While the business school case competition is a time-honoured tradition, a newer breed of student competition is on the rise – the business ethics case competition. This fall, UBC Sauder students will be getting into the action. The Executive Director of The Peter P. Dhillon Centre for Business Ethics, Christie Stephenson, called the advent of business ethics case competitions “yet another sign that business students around the global care increasingly about the ethical and social impacts of business.”
Until September 16, the Centre is accepting undergraduate applications to represent UBC Sauder at the Ted Rogers Ethical Leadership Case Competition. They will join 15 other teams from across the country for the competition, which will be held on November 18 and 19 in Toronto.
The selected students will work with a coaching team that includes the Centre’s Interim Academic Director, Professor Dale Griffin; the Centre’s Executive Director; former award-winning ethics case competition team member and UBC Sauder student, Albina Gibadulina; and Aluma Bruno Lam.
Interested candidates must submit a resume and letter outlining their interest in participating, and a transcript. Applications should be sent to email@example.com and will be accepted until Friday, September 16, 2016 at midnight.
Case competition team members will be expected to participate in five to six weekly case competition practice sessions with a team of faculty, staff, alumni and student coaches. In addition, they should anticipate preparation time once the case is released during the week prior to the competition.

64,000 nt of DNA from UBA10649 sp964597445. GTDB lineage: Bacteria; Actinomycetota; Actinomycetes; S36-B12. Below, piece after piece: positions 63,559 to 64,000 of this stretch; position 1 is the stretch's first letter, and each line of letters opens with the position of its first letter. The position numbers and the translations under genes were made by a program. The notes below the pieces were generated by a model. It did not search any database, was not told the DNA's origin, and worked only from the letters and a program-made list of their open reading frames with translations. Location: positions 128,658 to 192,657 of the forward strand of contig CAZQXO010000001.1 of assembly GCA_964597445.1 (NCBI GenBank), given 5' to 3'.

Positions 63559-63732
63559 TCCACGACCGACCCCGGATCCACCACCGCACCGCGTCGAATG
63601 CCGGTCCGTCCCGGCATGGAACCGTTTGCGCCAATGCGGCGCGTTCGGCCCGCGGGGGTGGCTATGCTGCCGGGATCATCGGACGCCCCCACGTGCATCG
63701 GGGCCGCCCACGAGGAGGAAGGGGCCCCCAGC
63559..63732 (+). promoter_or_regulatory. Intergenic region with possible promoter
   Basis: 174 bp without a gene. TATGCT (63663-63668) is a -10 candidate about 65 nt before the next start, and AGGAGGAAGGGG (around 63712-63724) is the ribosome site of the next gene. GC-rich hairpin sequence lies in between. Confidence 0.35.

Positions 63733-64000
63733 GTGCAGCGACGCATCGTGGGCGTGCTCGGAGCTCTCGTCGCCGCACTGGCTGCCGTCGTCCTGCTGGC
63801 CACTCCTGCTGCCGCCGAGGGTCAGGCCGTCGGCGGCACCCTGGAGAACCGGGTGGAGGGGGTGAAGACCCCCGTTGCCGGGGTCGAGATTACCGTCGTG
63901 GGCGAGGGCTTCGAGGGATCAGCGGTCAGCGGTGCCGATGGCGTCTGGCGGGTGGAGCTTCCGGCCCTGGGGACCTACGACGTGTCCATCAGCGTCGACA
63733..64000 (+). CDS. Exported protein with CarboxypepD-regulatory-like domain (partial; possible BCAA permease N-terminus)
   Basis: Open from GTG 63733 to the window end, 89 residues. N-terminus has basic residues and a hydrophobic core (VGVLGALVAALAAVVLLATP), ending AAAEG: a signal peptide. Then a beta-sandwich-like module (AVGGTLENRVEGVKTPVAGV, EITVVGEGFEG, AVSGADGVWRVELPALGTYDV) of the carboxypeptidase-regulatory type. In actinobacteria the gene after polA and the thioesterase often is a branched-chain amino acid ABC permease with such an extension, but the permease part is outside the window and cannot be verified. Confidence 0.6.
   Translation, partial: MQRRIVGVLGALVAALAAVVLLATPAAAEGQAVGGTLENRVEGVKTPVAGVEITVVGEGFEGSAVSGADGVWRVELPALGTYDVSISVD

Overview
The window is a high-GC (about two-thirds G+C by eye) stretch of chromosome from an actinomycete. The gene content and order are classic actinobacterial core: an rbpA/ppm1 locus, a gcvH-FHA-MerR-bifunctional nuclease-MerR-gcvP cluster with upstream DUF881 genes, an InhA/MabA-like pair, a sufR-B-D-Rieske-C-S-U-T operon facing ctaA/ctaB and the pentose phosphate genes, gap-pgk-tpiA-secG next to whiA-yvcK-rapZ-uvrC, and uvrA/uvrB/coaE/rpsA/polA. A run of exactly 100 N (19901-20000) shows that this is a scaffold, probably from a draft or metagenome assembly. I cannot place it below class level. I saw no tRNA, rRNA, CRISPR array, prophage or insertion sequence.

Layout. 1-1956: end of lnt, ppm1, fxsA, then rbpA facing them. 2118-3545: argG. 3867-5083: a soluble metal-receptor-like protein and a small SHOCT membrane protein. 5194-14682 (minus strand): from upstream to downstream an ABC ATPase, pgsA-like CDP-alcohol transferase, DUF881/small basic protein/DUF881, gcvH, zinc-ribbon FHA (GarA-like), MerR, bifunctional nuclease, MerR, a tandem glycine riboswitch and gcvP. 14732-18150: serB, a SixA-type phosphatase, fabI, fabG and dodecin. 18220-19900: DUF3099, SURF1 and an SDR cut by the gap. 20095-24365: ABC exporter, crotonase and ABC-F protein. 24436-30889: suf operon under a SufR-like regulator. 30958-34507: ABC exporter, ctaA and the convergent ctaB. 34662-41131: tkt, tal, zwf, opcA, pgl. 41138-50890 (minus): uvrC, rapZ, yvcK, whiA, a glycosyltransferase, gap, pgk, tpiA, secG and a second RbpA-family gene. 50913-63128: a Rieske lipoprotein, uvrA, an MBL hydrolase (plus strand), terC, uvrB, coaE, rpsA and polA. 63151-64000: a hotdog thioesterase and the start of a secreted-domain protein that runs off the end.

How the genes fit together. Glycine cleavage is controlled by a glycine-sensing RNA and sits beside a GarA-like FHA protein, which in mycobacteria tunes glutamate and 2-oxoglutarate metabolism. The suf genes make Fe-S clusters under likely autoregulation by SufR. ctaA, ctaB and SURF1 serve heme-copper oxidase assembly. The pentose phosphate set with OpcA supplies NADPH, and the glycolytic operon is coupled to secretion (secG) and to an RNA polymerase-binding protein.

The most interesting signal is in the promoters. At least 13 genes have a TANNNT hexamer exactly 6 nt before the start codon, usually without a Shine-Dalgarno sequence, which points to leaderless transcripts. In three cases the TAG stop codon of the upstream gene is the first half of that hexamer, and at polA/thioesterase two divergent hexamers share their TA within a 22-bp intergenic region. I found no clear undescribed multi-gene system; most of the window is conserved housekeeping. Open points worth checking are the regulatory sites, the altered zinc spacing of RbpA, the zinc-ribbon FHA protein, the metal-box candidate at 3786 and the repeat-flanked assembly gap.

Case competition team members should expect to contribute approximately $200 toward the costs involved in traveling to Toronto and participating in the competition, but arrangements may be made in cases of financial hardship.
Information on the Ted Rogers Ethical Leadership Case Competition:
Schedule: Teams will arrive Friday afternoon for a Friday evening wine & cheese reception and welcome. The competition will happen on Saturday, with awards and prizes given out at a gala dinner Saturday evening.
Teams: There will be 16 teams, each with four members plus a coach.
Judging: There will be two panels of judges; one consisting of 12 judges for the first round and three for the final.
Ethical Leadership Cases: The case will be released seven days in advance of the competition. All 16 teams will present the case in the morning and four finalist teams will go on to compete in the afternoon. After lunch, finalists will receive the “twist” on the case for final judging.